"Our little nation is the only Norse nation now on earth that can shake hands with the days of the Sagas, and the Sea-Kings. Then let him who will laugh at our primitive ceremonial. It is the badge of our ancient liberty, and we need not envy the man who can look on it unmoved".
The observer at St. John's on 5th July, the Manx National Day, watches a ceremony which has continued unchanged, except in detail, for more than 1,000 years. The annual outdoor sittings of Tynwald, the Manx Parliament, date back to the Viking settlements which began in the eighth century of the first millennium AD. No other parliament in the world has such a long unbroken record.
The Isle of Man is not part of the United Kingdom, but a Crown Dependency. Her Majesty The Queen is acknowledged as Lord of Mann. King George VI was the first British Sovereign ever to preside at St. Johns, in July 1945, and Her Majesty The Queen presided in 1979 when the Millennium of Tynwald was celebrated. His Royal Highness The Prince of Wales presided on Tynwald Day 2000 as her representative. See more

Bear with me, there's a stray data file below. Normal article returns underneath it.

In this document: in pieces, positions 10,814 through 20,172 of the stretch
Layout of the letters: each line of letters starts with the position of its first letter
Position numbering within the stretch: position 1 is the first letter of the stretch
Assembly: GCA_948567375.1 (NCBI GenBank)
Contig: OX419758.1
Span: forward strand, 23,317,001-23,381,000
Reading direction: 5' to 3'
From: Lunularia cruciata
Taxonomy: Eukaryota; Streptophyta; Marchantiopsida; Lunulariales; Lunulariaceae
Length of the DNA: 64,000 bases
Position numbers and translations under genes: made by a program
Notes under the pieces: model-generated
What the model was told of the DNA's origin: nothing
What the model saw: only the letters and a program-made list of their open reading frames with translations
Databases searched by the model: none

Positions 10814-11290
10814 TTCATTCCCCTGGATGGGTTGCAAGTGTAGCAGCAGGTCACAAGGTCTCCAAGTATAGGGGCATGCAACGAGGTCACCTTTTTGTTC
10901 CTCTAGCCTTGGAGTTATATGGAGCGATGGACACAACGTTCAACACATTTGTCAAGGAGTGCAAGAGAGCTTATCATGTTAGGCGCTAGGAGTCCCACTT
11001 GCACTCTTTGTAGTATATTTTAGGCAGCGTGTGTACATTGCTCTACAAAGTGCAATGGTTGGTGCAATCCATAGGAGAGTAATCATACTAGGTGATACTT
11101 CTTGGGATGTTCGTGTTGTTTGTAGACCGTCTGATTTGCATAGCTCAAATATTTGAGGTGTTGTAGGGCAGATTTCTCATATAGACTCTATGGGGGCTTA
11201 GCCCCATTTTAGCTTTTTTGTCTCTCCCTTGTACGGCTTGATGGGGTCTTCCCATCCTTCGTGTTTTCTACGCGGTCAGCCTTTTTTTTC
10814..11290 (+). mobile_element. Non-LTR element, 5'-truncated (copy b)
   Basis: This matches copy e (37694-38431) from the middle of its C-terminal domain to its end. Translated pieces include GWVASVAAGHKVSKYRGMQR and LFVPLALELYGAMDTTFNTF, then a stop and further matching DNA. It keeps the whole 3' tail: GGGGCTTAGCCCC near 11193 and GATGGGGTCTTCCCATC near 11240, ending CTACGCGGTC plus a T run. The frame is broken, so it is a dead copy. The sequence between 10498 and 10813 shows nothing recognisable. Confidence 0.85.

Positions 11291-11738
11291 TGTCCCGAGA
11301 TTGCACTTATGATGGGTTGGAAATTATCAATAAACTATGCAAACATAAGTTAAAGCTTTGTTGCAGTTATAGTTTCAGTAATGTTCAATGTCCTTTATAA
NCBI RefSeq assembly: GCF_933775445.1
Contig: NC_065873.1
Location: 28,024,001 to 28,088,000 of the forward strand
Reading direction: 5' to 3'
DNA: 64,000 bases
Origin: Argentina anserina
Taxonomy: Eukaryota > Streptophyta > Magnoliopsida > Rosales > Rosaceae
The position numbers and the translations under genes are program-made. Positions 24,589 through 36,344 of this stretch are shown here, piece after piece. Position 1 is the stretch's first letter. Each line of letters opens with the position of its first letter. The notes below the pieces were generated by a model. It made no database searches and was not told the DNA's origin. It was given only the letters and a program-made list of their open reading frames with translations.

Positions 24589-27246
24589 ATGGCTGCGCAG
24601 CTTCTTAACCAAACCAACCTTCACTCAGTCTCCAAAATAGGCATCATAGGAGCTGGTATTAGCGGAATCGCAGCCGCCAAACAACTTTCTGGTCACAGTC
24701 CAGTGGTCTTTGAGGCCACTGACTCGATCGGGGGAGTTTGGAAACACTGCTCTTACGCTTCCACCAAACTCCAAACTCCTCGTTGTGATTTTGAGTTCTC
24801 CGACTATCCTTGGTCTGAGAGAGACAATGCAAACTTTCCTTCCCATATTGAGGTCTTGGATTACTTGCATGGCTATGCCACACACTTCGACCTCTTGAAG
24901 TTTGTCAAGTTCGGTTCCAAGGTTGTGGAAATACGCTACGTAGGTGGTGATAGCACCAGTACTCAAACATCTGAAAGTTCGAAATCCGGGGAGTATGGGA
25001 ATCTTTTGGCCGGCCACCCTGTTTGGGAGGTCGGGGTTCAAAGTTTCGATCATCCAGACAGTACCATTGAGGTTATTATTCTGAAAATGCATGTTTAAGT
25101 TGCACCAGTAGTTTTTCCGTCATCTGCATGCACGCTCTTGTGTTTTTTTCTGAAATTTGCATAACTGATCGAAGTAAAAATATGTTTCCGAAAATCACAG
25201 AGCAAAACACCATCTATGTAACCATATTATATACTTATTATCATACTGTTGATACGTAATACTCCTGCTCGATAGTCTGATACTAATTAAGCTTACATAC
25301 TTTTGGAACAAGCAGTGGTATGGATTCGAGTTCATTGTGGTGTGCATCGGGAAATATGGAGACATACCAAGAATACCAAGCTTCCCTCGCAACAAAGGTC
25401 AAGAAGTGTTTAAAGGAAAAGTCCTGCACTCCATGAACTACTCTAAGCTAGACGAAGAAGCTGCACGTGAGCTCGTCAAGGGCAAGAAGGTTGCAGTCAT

Each year on Tynwald Day, which is usually celebrated on July 5th, Tynwald Court participates at the Tynwald Day Ceremony at St John's. After a religious service in the Royal Chapel, the members of Tynwald process to Tynwald Hill, one of the ancient open air sites of Tynwald. Following the proceedings on Tynwald Hill, presided over by the Lieutenant Governor, the members of Tynwald return to the Royal Chapel where a formal sitting of Tynwald takes place.
Promulgation of the Acts
By statute, each Act of Tynwald must be promulgated on Tynwald Hill within eighteen months of enactment or it ceases to have effect. Promulgation of the Acts takes place on Tynwald Day and the promulgation is certified at the sitting of Tynwald at St John's.
Petition for Redress
Any person may approach Tynwald Hill on Tynwald Day and present a Petition for Redress. If the Petition is in accordance with the Standing Orders of Tynwald, any Member of Tynwald may subsequently request that Tynwald consider the substance of the petition. Matters are indeed redressed by this simple but ancient procedure which can lead directly to the enactment of legislation.